Sow a Sunflower Prairie on Your Rural Land
Is there anything more cheerful than a field full of sunflowers? Rows and rows of those hardy yellow blooms turning their faces to the sun. The French name for sunflowers is tournesol, or "turns with the sun." Apropos! The botanical name is helianthus, a combination of helia, meaning "sun" and anthus, meaning "flower." They also resemble the sun, when you think about it. Whether these delightful blooms got their name because they turn toward the sun or look like the sun is lost to the annals of botanical history. But we do know they're a great addition to any rural homestead.
Why should you grow sunflowers? From harvesting tasty seeds to attracting winged critters to adding to your summer bouquets, there are many reasons. If you're new to rural life, you may simply want to plant these pretty flowers around the wide expanse of your yard and get the most out of them while enjoying their beauty. If that's the case, here’s some information about a few of the reasons to get planting.
Honeybees and bumblebees love the nectar they get from sunflowers.1 You'll be helping your own rural ecosystem, and the planet at large, if you plant sunflowers to attract and nourish the bees. But, be aware. Plant from seed if you want to make sure your sunflowers are free of toxic chemicals that can actually kill the pollinators you're trying to provide for.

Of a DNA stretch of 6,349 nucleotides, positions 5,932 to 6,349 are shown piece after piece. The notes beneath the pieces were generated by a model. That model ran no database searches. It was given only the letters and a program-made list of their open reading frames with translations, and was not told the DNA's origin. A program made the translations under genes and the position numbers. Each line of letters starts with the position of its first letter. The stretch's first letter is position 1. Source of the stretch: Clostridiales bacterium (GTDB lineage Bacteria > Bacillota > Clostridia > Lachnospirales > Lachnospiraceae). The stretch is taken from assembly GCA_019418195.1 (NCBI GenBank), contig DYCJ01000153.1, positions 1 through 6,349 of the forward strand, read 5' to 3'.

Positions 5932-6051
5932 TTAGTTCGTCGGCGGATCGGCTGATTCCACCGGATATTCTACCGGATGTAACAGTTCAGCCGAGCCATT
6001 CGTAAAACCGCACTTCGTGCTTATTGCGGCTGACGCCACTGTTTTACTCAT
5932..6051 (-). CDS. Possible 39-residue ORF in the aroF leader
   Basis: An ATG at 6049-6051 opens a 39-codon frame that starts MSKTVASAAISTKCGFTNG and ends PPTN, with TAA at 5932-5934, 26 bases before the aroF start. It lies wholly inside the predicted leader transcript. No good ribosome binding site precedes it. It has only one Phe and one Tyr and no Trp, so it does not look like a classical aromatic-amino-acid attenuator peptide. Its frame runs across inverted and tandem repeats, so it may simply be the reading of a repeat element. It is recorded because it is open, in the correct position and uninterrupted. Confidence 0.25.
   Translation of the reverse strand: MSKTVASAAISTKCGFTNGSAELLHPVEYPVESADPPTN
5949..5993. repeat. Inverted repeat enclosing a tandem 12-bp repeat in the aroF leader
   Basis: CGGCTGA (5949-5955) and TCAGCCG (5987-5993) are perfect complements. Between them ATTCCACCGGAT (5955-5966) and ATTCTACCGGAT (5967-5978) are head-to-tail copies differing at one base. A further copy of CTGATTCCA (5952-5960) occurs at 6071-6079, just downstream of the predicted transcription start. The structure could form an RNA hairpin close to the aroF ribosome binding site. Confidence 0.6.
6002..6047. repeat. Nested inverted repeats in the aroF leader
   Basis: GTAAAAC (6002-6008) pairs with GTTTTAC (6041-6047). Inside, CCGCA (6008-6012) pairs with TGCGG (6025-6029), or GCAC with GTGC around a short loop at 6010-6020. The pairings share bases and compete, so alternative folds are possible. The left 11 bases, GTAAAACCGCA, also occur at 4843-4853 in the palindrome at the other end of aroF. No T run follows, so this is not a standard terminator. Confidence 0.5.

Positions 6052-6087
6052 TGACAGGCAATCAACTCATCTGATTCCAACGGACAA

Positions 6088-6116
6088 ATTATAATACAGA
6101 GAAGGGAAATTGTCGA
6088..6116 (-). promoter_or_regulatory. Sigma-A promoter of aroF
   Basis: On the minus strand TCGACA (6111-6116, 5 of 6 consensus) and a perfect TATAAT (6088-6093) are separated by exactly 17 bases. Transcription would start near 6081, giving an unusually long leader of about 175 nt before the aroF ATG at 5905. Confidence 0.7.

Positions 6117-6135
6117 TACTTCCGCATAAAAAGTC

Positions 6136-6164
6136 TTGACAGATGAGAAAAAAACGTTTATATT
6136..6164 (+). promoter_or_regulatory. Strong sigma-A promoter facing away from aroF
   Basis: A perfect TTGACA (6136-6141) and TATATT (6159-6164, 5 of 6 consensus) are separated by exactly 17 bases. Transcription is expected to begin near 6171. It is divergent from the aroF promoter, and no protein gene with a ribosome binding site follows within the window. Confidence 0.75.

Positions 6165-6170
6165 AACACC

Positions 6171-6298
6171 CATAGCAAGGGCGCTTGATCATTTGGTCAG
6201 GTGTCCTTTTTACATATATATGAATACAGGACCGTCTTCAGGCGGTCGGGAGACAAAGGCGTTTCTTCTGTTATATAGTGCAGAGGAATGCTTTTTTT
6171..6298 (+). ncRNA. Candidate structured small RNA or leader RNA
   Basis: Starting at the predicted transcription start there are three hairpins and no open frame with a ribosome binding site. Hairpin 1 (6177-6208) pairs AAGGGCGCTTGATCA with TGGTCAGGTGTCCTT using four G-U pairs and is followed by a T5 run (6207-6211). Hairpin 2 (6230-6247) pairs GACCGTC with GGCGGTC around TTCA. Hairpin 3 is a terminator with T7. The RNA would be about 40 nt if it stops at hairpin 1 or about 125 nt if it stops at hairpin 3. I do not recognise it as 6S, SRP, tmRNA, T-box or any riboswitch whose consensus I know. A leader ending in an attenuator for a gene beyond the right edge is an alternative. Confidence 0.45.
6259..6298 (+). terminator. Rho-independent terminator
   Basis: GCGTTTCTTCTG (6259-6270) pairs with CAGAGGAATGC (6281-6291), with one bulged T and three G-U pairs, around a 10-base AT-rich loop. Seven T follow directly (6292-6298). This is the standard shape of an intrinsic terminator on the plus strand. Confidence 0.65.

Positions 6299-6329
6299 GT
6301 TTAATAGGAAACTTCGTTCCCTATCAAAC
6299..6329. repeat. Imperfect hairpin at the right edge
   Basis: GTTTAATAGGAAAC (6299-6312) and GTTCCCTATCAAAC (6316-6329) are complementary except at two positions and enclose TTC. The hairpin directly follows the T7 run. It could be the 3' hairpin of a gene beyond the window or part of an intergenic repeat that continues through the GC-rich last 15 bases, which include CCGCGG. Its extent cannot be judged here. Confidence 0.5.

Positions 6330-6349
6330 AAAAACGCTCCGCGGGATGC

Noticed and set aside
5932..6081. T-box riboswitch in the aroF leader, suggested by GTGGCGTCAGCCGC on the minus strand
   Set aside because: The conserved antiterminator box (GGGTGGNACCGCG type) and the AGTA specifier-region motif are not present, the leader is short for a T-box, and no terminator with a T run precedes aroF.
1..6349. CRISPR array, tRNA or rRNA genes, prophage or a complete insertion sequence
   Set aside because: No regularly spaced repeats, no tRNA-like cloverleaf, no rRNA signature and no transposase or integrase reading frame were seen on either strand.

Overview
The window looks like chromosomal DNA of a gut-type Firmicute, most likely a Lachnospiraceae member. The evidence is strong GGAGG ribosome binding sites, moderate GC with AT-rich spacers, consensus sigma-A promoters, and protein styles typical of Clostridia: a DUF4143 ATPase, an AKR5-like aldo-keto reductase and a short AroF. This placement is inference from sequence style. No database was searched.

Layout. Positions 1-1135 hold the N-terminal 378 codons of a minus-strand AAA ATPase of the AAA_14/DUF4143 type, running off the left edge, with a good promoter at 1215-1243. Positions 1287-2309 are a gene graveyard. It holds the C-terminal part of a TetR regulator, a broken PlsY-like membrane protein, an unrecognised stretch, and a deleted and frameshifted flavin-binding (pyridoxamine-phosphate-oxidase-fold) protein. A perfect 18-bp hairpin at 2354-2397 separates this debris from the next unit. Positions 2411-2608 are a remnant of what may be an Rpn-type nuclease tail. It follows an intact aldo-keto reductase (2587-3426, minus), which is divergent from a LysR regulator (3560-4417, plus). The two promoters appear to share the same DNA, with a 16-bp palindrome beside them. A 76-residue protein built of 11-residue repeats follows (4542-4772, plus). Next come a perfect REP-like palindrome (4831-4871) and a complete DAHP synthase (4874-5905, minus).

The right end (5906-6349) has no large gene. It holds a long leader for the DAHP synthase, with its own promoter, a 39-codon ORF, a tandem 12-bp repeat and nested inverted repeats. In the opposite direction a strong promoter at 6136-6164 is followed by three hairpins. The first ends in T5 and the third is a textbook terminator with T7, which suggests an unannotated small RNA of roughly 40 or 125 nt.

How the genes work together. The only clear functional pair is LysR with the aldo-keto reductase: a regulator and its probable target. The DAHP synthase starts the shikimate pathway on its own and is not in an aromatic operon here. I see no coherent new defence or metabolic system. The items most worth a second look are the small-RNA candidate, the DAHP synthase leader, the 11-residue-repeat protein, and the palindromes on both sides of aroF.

Sunflowers are the showpiece of any summer or fall bouquet. That's great if you like fresh flowers in your home, but with a field of sunflowers, you've also got the possibility for a lucrative side gig. Sunflowers are having a wedding bouquet moment.2 It's a popular trend right now. If, like many people who have moved to the country, you are planning to turn your barn into a wedding venue, it would be wise to plant a field of sunflowers to supplement the bouquets and the reception decor.
In sunflower seeds, you'll find a treasure trove of nutrients, including vitamin E, which is a powerful antioxidant, in addition to magnesium and selenium.3 Sunflower seeds are also rich in the "good fats" that can combat heart disease and bad cholesterol. They're a healthy snack that can supplement your diet. You can also work with those seeds to produce delicious sprouts! They'll go from seed to sprout in as little as two weeks.
It's true that birds will confiscate some of your sunflower seeds. But think of it as a small fee for combatting the pests and insects they might eat along the way.4 If you have chickens [link to post when live], you'll find they love sunflower seeds. They're a great source of feed that (bonus) you don't have to buy. Tip: Toss the sunflower heads into your henhouse and let them peck away!
Types of Sunflowers
There are different types of sunflowers to choose from, mainly oilseed and confection.5 Choosing the right type depends on what you plan on doing with them.
An oilseed crop of sunflowers is, by definition, the type that can produce sunflower oil. They're also great for birdseed! Cardinals love them. Their seeds are black and small.
Confection sunflowers — the type of sunflower seeds we eat — is the variety we're most familiar with. The seeds are black with white stripes. Visit any grocery store or baseball dugout and you'll find a bag of them.
Like what you're seeing? Subscribe to our Rural Living eNewsletter for monthly tips and guides about making the most of your rural lifestyle.